Hedge funds and mutual funds are split on the elite group of FAAMG stocks — and that’s led to a big performance gap

Timothy A. Clary/AFP/Getty Images
  • Tech giants are the most crowded they have been in decades, but not all fund managers are piling in with the rest of the market, according to Goldman Sachs.
  • Hedge funds have boosted their bets on the FAAMG group – Facebook,Amazon,Apple,Microsoft, and Google-parent Alphabet– while mutual funds are underweight on the mega-caps.
  • The split is already showing up in funds’ performances. Goldman Sachs’ hedge fund basket is up 19% year-to-date, beating the S&P 500’s 6% gain.
  • The bank’s mutual fund overweights basket is down 1% in 2020, and its mutual fund underweights gauge is up only 4%.
  • Part of the split is linked to mutual funds’ concentration caps. While investors parked more cash in tech giants, mutual fund managers had to find steady gains in other sectors to avoid risks associated with such crowding.
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The stock market’s favourite mega-caps account for nearly 25% of the S&P 500, but fund managers can’t decide whether they’re worth buying, according to Goldman Sachs.

The FAAMG coalition – Facebook,Amazon,Apple,Microsoft, and Google-parent Alphabet– led major indexes higher through the summer, with the S&P 500 and Nasdaq composite now sitting at record levels. Yet strategists fear the run-up is overextended, and that such concentration in a select few names could tank stocks if any of the tech giants falters.

In one corner, hedge funds are crowding into the growth darlings. Goldman Sachs’ Hedge Fund VIP basket has added to FAAMG positions for 23 straight quarters, and all constituents but Apple have been in the list’s top five picks for 12 consecutive quarters, analysts led by David Kostin said Friday.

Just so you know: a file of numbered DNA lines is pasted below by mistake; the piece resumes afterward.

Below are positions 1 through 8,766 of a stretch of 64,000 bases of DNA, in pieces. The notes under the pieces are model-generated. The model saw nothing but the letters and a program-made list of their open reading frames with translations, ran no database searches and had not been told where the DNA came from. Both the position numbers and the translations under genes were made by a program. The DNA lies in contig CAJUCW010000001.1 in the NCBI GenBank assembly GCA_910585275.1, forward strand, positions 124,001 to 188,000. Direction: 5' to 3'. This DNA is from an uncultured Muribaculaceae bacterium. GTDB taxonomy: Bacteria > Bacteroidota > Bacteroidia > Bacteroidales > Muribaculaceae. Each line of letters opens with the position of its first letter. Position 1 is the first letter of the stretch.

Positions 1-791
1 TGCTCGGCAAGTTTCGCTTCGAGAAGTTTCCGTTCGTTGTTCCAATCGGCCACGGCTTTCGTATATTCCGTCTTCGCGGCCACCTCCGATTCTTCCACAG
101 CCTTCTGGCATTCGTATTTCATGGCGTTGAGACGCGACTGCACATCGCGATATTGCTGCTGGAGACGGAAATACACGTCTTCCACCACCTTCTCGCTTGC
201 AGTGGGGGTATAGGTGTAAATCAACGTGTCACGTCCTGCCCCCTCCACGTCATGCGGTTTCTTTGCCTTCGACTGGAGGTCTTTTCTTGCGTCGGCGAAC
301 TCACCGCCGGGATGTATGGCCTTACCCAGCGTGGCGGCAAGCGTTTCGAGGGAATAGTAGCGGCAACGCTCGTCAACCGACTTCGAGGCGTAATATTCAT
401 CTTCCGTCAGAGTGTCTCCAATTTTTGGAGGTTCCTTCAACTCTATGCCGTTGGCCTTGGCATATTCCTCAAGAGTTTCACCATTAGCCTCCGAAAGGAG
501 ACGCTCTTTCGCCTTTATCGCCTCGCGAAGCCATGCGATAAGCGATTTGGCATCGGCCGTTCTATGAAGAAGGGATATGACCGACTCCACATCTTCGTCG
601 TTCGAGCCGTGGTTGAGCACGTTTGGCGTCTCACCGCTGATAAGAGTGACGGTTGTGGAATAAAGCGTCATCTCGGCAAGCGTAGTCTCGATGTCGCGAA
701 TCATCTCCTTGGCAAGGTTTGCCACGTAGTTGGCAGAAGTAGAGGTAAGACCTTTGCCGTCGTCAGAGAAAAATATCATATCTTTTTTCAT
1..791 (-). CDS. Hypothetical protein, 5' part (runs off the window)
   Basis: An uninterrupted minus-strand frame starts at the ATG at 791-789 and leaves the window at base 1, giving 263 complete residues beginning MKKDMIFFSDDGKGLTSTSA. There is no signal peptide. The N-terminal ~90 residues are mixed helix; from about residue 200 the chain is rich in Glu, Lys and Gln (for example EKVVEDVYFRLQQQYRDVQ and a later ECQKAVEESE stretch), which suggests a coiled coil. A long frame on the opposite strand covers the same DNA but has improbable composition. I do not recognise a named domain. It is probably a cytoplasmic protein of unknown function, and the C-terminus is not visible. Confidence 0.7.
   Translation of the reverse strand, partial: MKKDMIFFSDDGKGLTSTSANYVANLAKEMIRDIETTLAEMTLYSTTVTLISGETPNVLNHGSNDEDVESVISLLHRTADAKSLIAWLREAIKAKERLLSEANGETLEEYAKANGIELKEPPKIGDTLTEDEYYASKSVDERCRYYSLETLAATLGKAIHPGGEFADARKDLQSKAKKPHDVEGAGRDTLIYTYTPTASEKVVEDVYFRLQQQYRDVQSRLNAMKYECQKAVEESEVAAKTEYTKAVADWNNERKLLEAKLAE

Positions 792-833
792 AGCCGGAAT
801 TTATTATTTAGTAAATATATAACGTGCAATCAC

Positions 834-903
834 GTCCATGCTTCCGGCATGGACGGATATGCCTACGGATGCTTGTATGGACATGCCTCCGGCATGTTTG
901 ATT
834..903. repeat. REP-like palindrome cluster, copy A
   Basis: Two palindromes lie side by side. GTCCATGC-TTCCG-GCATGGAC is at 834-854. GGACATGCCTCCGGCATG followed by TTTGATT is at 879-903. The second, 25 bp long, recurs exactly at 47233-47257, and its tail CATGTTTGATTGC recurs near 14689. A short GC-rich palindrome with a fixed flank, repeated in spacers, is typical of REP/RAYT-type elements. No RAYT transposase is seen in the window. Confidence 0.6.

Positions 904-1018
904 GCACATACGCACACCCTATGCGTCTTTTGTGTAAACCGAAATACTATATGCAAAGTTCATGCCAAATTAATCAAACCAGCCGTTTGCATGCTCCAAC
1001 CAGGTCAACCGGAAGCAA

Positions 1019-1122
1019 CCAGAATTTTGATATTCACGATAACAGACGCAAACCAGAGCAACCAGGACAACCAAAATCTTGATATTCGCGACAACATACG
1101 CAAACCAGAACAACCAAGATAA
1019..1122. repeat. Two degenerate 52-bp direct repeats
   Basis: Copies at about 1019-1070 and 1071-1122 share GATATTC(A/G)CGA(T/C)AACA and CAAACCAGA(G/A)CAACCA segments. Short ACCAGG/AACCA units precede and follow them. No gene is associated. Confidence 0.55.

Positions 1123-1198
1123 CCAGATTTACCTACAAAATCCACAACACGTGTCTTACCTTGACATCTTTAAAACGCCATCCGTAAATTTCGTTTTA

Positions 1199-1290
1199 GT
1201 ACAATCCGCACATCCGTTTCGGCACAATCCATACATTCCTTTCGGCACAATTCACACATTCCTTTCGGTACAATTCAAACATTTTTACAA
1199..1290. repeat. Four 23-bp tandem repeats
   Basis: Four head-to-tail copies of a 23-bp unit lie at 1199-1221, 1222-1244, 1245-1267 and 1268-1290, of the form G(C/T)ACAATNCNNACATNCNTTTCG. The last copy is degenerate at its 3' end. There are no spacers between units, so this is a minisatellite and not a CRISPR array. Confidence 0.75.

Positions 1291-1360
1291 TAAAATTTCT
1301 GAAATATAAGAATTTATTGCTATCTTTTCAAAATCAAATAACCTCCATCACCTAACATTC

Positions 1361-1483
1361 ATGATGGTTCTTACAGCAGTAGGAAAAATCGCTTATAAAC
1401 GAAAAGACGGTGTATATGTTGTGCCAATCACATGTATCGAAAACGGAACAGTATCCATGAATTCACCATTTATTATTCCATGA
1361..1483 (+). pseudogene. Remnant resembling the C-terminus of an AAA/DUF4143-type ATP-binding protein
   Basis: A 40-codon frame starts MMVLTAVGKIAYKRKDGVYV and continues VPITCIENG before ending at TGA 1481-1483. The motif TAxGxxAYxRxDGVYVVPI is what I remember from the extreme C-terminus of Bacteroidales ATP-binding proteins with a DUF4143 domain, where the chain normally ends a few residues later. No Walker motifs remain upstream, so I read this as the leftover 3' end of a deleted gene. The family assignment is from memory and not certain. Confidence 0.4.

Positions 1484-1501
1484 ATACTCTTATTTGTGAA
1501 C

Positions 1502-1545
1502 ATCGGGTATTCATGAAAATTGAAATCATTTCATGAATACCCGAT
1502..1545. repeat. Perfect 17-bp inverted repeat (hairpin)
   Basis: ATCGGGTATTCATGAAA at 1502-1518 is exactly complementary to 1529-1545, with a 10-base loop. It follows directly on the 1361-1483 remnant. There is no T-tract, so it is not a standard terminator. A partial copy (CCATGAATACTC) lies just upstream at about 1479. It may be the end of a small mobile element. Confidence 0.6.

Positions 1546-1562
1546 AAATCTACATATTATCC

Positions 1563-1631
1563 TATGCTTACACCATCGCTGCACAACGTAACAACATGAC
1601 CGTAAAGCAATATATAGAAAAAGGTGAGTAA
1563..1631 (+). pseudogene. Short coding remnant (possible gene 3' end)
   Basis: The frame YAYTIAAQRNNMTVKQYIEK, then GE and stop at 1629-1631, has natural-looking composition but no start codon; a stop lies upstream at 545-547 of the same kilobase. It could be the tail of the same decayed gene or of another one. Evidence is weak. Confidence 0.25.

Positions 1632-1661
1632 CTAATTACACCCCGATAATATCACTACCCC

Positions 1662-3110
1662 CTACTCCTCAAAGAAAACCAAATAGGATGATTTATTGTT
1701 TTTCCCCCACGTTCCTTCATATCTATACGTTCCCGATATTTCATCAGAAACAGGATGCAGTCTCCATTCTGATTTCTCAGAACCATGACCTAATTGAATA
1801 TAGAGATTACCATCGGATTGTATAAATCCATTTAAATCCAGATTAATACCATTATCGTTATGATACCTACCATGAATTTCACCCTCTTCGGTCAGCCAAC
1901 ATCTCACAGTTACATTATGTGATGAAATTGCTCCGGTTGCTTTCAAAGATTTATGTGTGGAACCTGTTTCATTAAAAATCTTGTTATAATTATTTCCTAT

In the other, mutual funds are significantly underweight in the tech group. Such firms are most underweight in Apple compared to the rest of the market, with Microsoft and Amazon following close behind. Part of their positioning has to do with concentration limits, as mutual funds can’t park swaths of client cash into a small set of names.


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That gap in FAAMG ownership has already driven a wedge between the funds’ performances. Goldman Sachs’ hedge fund basket – which tracks hedge funds’ most popular long positions – is up roughly 19% year-to-date, outperforming the S&P 500 by 13 percentage points.

Mutual funds fared far worse. Goldman’s mutual fund overweights basket is down 1% year-to-date. The firm’s mutual fund underweights gauge, which held Apple, Amazon, and Microsoft last quarter, is up only 4% over the same period.

Stock picks aren’t the only factor driving the major performance divide. Mutual funds’ concentration caps eroded firms’ gains over time as the broader market parked more cash into tech giants and funds had to find strong names elsewhere.

Meanwhile, hedge funds simply followed the market and sank more capital into their FAAMG positions. Though portfolio concentration dropped slightly in the second quarter, hedge fund crowding remains at historic highs. The average hedge fund holds 67% of its long portfolio in its top 10 positions, according to Goldman Sachs.

The split is forming a broader gap between the two kinds of funds, the bank added. Hedge funds’ infatuation with tech giants has formed a record shift away from value stocks. Mutual funds tout a similarly strong tilt toward value stocks to make up for its smaller stake in FAAMG names, according to Goldman.

Unless investors broadly shift toward value names and cut down on tech concentration, mutual funds’ value skew will weigh on their performance in 2020, the analysts added.


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